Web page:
Of Recording Life and Saving Life

Congratulations to Cornell University’s Macaulay Library, “the world’s largest and oldest scientific archive of biodiversity audio and video recordings.” It is an expansive effort to capture and preserve the sounds of life of the entire animal kingdom, an important part of preserving life itself.

It really is wondrous to find the recorded sounds, and in many cases recorded videos, of so many species of animal life. This ongoing effort has been decades in the making, to save—and to make available—the sounds and sights of what has been in the making since before time. The goal is to record it all, the entire encyclopedia of animal life. The task is daunting, and may never be finished, but these busy “recordists” are ever getting more and progressing closer to their unreachable completion. You can wander through what they have done so far here:

http://macaulaylibrary.org/

It reminds me of another effort that I learned about a few years ago to collect and save seeds from every species of plant life. Again, that is another effort that may never be finished but which is ever getting closer and more complete.

Each of these works is a powerful reminder of how much variety the Lord has created for us all, how complex and intricate and diverse life is. It is also one more source of awe for the work of the Lord of Life and the magnificence of God’s creation.

Considering this wondrous variety and the greatness of life in all of its many forms, I do not find it credible to assume that among the galaxies—or even within our own galaxy—this is the only world where life is to be found. Why would God create all the rest of the numberless worlds? The answer is, to do there much of what He is doing here, to “bring to pass the immortality and eternal life of man.” (Moses 1:39)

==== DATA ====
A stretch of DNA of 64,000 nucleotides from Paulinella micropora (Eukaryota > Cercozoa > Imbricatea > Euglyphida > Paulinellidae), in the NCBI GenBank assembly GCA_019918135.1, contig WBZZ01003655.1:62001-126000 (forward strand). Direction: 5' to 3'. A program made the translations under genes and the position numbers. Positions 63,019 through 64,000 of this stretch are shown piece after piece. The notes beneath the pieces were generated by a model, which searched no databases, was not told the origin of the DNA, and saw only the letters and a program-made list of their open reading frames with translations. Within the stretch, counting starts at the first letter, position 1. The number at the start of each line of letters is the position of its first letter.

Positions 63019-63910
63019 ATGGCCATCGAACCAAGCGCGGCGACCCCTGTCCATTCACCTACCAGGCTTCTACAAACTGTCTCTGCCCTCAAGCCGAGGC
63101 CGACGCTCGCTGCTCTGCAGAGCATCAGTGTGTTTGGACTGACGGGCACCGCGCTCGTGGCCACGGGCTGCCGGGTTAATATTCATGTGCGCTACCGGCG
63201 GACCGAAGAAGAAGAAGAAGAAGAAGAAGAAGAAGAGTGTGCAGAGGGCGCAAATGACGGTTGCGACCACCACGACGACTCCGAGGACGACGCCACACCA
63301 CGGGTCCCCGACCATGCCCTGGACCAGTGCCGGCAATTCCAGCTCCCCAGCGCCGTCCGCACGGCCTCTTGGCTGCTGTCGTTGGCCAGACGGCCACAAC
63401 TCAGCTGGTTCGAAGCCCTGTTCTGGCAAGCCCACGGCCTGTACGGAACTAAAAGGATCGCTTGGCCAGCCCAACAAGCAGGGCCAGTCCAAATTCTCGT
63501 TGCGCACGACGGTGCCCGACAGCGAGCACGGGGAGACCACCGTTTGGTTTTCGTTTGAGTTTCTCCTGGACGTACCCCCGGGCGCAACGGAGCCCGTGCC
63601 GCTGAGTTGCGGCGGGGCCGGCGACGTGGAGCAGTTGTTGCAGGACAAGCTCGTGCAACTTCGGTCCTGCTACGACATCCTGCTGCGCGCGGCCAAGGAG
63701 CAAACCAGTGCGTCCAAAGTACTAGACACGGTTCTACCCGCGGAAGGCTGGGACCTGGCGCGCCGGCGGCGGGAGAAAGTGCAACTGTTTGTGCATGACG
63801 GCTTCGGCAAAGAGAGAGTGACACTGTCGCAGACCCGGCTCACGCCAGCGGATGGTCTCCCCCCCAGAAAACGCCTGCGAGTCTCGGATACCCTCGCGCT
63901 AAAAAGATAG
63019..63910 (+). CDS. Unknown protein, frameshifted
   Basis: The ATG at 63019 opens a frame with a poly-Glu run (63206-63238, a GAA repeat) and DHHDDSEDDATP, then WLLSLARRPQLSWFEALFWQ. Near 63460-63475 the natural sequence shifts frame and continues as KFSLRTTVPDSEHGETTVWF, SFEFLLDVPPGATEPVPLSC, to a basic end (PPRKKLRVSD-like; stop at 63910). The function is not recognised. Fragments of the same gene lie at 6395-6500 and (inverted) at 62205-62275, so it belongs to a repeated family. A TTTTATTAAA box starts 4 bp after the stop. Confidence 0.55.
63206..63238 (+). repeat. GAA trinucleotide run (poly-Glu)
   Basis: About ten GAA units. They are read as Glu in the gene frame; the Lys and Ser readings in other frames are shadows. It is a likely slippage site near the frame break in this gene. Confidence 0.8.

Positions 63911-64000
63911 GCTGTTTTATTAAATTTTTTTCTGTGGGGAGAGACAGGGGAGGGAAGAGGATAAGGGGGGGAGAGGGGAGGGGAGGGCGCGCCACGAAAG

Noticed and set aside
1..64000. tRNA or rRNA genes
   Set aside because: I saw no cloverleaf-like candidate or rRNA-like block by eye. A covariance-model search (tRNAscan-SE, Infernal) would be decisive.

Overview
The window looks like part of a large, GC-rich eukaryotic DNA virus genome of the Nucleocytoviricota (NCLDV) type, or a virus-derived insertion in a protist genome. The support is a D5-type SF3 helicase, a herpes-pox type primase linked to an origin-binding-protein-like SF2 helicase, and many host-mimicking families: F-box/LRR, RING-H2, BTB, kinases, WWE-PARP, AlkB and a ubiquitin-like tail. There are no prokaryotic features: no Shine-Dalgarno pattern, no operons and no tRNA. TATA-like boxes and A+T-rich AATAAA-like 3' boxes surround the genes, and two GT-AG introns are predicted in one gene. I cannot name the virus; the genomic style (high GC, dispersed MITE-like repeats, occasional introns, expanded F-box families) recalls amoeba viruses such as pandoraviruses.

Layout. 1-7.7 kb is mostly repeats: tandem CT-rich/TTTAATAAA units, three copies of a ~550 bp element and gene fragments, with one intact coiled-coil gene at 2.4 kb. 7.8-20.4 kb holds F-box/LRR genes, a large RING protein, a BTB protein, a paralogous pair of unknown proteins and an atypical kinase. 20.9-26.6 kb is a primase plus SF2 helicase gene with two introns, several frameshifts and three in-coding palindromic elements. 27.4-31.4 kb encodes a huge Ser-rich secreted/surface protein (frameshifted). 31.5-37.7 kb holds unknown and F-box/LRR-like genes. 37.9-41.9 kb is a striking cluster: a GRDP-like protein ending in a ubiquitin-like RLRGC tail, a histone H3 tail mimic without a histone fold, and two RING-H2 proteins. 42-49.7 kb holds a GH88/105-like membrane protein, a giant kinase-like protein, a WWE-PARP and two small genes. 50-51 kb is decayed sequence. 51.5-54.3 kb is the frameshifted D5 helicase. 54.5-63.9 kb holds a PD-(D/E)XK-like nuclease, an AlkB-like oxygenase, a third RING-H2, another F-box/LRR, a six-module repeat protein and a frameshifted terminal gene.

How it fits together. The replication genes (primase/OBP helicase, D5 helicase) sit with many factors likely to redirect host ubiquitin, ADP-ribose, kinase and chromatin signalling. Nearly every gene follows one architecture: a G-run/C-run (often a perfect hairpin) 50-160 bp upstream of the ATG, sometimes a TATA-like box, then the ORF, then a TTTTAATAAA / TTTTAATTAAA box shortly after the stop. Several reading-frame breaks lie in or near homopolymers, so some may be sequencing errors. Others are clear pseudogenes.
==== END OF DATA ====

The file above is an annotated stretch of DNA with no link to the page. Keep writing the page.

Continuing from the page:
In a modern-day revelation the Lord confirmed what the Apostle John taught, that Jesus Christ is not only the Creator of this world but of the many worlds (see John 1:1-3). The Lord added, that Christ is also God of people on those many worlds, “That by him, and through him, and of him, the worlds are and were created, and the inhabitants thereof are begotten sons and daughters unto God.” (Doctrine and Covenants 76:24) Note from this revelation that God’s eternal work, too, is still going on and will never be finished.

Returning to the Macaulay Library project, there is pleasure and wonder in wandering through the recordings. Below is a link to just one inspiring example, recorded nearly 50 years ago. It saves for us the sound of an ostrich, still in the egg, shortly before it emerges—not into life since it is clearly already alive, an appropriate part of the recorded history of living things—but shortly before it emerges into the open:

http://macaulaylibrary.org/audio/793/struthio-camelus-ostrich-united-states-new-york-william-dilger

You have to be patient and listen through the chatter of the recordists. The wait is worth it, and of course the people doing the work merit remembrance in sound, too, as no less active and valuable members of the society of the living.

Therefore, a concluding thought I would leave you with: it would be a tragedy to lose recordings like these, as much as it is a treasure to have and preserve them. Consider the greater tragedy if rather than recording these sounds the recordists crushed the egg and the life within it. What a loss, a waste, and a sin. What if the recordists recorded such wanton destruction and shared that with the world. We and many others would be disgusted, in fact we would be right to be outraged. Would those same people be outraged when a human life, still encased and protected in his or her mother’s womb, is wantonly destroyed, its life crushed and ended? I do not know if there are any sound or video recordings of such destruction. Would it continue at the rate of millions of destructive acts each year if there were? I wonder.

(First published January 27, 2013)

Of Charity and Forever